Stories about pulao

A foreigner’s perspective on Pakistan: The land of the misunderstood

As someone who grew up in the United States, I have sadly grown accustomed to hearing about drone attacks, suicide bombings and terrorists whenever Pakistan is mentioned. To an average American, Pakistan is nothing more than the place where Osama Bin Laden was killed or one of the most dangerous countries in the world with its mountains and caves inhabited by terrorists. Most Americans grow up knowing and believing this image of Pakistan with no compelling reason or need to challenge this perception. I am half-Colombian and have had the pleasure of spending a lot of time in the South ...

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No Eid meal is complete without our world famous mutton pulao!

Muslims all over the world are celebrating Eidul Azha this weekend. Every household has its own Eid traditions in Pakistan. Those of us who live away from Pakistan try to continue those traditions to ensure our kids stay connected to our culture. Eidul Azha, or Bari Eid as it is called in Pakistan, is centred around food and family. This Eid is a bit more stressful because of the involvement of qurbani or animal sacrifice. Those who are in charge of qurbani at home understand the preparation needed to buy animals for this ritual and arrange for the help needed for ...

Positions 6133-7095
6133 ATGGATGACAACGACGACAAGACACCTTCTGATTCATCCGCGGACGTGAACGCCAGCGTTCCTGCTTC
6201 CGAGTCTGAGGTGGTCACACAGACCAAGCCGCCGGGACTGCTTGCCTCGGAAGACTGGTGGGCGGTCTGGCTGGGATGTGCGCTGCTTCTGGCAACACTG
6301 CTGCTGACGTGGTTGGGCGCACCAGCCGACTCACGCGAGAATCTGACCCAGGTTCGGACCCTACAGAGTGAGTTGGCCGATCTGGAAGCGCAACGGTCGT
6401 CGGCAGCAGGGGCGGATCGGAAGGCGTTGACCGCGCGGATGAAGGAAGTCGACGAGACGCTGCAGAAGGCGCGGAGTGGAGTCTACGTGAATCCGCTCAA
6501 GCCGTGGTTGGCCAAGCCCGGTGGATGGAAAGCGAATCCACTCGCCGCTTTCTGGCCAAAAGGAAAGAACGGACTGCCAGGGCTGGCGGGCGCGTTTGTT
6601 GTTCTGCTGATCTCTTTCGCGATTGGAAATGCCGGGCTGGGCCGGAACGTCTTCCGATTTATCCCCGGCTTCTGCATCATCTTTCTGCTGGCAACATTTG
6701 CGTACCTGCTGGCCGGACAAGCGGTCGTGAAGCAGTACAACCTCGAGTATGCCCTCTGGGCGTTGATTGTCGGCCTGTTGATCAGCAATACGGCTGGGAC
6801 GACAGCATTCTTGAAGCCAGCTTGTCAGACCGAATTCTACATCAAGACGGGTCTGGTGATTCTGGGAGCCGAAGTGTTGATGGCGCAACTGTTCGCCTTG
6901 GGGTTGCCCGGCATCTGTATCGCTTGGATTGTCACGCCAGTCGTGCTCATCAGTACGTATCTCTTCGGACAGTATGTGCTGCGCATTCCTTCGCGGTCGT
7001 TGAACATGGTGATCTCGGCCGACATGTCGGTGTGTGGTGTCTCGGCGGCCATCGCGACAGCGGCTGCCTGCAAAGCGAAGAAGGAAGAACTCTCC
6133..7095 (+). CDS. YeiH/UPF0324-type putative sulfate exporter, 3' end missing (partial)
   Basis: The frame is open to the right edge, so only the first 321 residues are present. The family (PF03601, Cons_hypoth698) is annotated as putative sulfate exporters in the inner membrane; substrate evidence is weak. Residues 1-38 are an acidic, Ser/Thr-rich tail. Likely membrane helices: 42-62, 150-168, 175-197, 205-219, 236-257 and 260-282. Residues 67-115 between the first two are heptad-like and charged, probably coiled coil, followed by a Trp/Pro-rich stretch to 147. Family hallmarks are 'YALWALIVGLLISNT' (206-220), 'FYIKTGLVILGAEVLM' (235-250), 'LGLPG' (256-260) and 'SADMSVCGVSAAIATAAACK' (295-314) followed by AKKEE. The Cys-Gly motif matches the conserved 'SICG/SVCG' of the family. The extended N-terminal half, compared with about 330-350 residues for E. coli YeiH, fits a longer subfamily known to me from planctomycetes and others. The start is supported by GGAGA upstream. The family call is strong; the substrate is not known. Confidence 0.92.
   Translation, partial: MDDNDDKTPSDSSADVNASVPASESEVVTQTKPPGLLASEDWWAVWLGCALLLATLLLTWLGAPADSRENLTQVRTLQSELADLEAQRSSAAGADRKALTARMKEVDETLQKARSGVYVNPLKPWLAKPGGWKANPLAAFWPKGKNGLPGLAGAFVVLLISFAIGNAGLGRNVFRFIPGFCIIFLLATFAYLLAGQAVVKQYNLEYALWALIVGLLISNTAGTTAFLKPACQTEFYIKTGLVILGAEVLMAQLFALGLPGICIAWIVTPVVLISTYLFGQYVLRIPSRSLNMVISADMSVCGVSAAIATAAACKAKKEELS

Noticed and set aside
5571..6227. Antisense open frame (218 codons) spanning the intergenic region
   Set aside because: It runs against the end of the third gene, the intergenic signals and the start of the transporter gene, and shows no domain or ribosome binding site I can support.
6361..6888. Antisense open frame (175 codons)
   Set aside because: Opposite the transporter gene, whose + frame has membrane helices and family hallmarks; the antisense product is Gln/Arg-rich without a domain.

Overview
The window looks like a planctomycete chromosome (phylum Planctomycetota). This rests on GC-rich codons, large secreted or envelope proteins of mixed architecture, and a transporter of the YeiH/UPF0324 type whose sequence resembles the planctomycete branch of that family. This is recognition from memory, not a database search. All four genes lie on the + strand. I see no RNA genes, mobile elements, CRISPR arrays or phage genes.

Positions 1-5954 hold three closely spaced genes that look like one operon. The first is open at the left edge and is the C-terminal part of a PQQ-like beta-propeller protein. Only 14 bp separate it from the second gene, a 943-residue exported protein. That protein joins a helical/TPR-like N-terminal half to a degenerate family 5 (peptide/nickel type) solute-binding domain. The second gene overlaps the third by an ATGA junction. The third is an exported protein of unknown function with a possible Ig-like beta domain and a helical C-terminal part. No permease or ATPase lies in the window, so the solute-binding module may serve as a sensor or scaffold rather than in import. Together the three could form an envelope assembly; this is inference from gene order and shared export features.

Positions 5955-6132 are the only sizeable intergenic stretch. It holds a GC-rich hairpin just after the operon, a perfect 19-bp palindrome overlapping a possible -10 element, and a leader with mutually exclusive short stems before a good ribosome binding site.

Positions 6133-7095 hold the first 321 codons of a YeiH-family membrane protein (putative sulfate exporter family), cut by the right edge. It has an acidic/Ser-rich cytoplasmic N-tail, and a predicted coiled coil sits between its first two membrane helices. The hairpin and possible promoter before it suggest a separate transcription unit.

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When one starts questioning the rituals of Eidul Azha

Eidul Azha in a rural set-up has jarring differences when compared to how we celebrate this Eid in cities. I live and celebrate my Eid in Karachi, but if I celebrate it in my ancestral village in Khairpur, Sindh, this is what would be different. The animals would be much less expensive, much more readily available, and the sense of community in sharing the meat would be the focus. Less affluent neighbours and relatives will casually come to the house where an animal is sacrificed and ask candidly for a share of the meat. The ones giving it out will not look ...

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Do you know where ‘chai’ came from?

The food we eat today is influenced by several cultures. I learned this after reading the highly informative book called Curry: A tale of Cooks and Conquerors by Lizzie Collingham. The historical references in this book are elaborate and provide an insight into our cuisine. Take spices for instance. Isn’t it almost impossible to fathom the idea of Pakistani and Indian cuisine without the use of different types of spices? But before the Portuguese entered Goa, our part of the world had never seen a chilli. And when the Europeans travelled to India, their aim was to increase trade, but as a result of this trade, new ...

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